Trees for Life – Moringa Update

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Research continues to expand the utilization and sustainability of Moringa oleifera as a plant with amazing benefits. Trees for Life reports that in the past month three research publications continue to show the importance and diversity of the plant.   

Biosorption of Ni(II) from aqueous phase by Moringa oleifera bark,  a low cost biosorbent; D. Harikishore Kumar Reddy, D.K. V., et.al., Science Direct .

In the article abstract Moringa oleifera bark (MOB), an agricultural solid waste by-product has been developed into an effective and efficient biosorbent for the removal of Ni(II) from aqua solutions. The biosorbent was characterized by x-ray diffraction, scanning election microscopy, elemental analysis and FTIR analyases…. finding of the present study indicates that MOB can be successfully used for separation of Ni(II) aqueous solutions.

Nutritive evaluation and Effect of Moringa oleifera pod on Clastogenic Potential in the Mouse; Promkum C. Kupradinun P, Tuntipopipat S, Butryee C., PubMed.

For centuries Moringa oleifera has been consumed as a vegetable and major ingredient in healthy Thai cuisine. Previous studies have shown that Moringa pod extracts act as bifunctional inducers along with displaying antioxidant properties and also inhibiting skin papillomagenesis. This study was aimed to determine the nutritive value, and clasataogenic and anticlastogenic potentisla of Moringa oleifera pod. The study demonstrated that bMO has no clastogenicity and possesses anticlastogenic potential against clastogens, and particularly a direct-acting  in the mouse.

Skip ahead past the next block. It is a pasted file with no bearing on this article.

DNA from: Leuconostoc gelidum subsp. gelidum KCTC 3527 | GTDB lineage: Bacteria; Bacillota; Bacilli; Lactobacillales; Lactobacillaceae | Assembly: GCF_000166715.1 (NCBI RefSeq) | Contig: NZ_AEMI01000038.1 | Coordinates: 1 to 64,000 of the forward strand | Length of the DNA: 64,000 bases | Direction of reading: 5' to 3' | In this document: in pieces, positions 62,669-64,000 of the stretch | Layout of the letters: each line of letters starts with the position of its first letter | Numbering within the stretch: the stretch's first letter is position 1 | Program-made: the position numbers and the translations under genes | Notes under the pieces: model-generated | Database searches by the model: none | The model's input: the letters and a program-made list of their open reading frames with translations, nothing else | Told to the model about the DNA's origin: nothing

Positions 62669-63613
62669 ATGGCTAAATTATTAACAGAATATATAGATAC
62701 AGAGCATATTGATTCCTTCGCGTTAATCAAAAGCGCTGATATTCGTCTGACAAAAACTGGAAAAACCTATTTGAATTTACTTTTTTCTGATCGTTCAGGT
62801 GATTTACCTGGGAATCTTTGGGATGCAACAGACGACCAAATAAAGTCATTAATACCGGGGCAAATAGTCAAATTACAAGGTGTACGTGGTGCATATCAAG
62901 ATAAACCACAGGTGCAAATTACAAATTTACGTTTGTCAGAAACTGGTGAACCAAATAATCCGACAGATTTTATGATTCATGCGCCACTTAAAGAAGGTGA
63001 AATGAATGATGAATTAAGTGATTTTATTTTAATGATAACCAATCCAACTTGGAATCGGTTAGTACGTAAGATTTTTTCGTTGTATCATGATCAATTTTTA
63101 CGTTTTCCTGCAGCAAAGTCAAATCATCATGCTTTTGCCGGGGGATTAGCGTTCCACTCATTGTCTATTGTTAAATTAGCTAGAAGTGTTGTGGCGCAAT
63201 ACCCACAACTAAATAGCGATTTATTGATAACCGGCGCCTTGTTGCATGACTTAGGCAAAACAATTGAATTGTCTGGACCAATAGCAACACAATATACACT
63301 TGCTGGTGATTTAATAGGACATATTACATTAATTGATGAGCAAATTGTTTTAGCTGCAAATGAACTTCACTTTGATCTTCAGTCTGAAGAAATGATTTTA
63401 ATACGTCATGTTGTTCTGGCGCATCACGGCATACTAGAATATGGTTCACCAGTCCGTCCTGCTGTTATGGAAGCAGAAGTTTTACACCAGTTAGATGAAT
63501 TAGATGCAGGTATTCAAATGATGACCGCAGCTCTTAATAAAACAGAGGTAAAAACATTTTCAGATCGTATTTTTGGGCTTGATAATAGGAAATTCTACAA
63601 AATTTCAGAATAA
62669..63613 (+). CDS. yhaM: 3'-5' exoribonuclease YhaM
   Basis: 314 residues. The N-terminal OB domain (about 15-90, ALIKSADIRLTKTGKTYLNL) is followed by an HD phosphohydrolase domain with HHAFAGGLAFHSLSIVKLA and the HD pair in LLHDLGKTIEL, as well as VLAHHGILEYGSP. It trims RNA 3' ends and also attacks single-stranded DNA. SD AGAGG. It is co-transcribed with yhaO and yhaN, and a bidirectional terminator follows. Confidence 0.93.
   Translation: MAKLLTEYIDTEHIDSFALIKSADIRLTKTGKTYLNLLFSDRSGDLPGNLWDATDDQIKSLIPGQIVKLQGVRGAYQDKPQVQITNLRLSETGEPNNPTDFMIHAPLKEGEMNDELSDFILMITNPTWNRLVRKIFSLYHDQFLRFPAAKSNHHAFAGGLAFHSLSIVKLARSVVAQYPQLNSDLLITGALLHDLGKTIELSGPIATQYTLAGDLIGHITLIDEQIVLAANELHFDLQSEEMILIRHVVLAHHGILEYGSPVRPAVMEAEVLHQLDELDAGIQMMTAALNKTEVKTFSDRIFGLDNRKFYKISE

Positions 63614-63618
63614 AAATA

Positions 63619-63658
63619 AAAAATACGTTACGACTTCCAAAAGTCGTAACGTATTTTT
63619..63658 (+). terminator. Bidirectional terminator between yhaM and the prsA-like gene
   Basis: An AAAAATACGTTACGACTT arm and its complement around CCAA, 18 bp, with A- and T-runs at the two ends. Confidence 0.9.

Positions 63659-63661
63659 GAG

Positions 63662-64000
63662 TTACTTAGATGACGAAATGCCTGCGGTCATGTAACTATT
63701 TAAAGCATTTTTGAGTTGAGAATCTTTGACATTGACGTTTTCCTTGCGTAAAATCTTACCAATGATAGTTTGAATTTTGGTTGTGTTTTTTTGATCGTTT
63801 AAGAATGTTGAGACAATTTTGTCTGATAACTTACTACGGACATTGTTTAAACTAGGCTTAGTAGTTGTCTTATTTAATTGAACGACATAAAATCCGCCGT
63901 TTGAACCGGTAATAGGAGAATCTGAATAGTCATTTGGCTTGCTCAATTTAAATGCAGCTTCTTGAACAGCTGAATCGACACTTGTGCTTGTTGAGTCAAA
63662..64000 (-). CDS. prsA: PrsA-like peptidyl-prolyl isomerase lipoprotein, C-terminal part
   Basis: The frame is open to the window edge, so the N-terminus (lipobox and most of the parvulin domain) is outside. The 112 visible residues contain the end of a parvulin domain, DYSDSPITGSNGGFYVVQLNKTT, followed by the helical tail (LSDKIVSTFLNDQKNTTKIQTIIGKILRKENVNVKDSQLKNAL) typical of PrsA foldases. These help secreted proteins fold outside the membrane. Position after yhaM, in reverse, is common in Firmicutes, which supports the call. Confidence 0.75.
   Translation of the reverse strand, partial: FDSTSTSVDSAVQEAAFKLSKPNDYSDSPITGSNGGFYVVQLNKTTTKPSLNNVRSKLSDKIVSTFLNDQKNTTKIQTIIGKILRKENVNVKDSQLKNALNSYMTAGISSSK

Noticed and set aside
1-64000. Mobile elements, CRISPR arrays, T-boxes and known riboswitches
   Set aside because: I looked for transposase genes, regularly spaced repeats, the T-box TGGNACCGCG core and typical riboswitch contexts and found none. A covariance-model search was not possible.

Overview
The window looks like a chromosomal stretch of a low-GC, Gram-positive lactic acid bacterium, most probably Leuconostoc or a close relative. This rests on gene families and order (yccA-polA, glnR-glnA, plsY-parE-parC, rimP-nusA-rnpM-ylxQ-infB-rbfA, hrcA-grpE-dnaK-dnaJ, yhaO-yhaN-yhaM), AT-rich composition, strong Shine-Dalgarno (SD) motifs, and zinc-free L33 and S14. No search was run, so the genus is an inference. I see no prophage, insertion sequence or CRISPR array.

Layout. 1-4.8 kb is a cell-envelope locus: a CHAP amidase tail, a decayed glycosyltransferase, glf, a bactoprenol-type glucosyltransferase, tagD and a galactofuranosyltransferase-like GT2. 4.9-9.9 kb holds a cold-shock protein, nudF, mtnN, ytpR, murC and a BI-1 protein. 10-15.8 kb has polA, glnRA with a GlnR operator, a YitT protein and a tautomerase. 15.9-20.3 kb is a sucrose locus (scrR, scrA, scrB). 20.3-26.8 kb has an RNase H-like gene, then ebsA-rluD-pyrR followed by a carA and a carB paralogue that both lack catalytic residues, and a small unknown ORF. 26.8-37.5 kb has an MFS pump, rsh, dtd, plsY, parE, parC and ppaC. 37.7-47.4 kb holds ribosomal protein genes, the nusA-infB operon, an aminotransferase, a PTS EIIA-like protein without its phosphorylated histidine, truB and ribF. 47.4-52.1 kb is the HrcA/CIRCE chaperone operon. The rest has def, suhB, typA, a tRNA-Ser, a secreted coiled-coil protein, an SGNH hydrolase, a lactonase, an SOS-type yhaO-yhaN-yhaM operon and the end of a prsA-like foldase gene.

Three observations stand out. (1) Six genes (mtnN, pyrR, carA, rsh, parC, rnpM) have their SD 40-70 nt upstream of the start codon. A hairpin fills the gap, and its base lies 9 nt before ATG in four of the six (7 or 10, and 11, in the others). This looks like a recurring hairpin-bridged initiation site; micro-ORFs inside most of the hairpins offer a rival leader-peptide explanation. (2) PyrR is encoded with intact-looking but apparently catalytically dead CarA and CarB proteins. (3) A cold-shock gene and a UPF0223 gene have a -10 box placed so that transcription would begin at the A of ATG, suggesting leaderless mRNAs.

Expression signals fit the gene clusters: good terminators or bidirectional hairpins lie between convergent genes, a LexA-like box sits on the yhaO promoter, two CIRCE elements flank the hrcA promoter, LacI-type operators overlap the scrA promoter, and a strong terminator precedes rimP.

Foam properties and Detergent Abilities of the Saponins from Camellia oleifera; Yu-Fen Chen , et.al., International Journal of Molecular Science.

The defatted seed meal of Camellia oleifera has been used as a natural detergent and its extract is commercially utilized as a foam-stabilizing emulsifying agent. The goal of this study was to investigate the foam properties and detergent ability of the saponins from defatted seed meal. The results show that the saponins content in the defatted seed meal of C. oleifera is hight than other traditional Chinese medicines.

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9 Responses to “Trees for Life – Moringa Update”

  1. robert nicoleau Says:

    how much vitamin k is in moringa i am concerned because i take coumadin

  2. Christian Says:

    Christian…

    […]Trees for Life – Moringa Update « Trees for Life’s Moringa Blog[…]…

  3. Jatna Rivas Says:

    Anyone got the quantity of Cystine- without taking the methionine into account?

  4. it support st albans Says:

    Your style is so unique compared to other folks I have read stuff
    from. Many thanks for posting when you’ve got the opportunity, Guess I will just bookmark this page.

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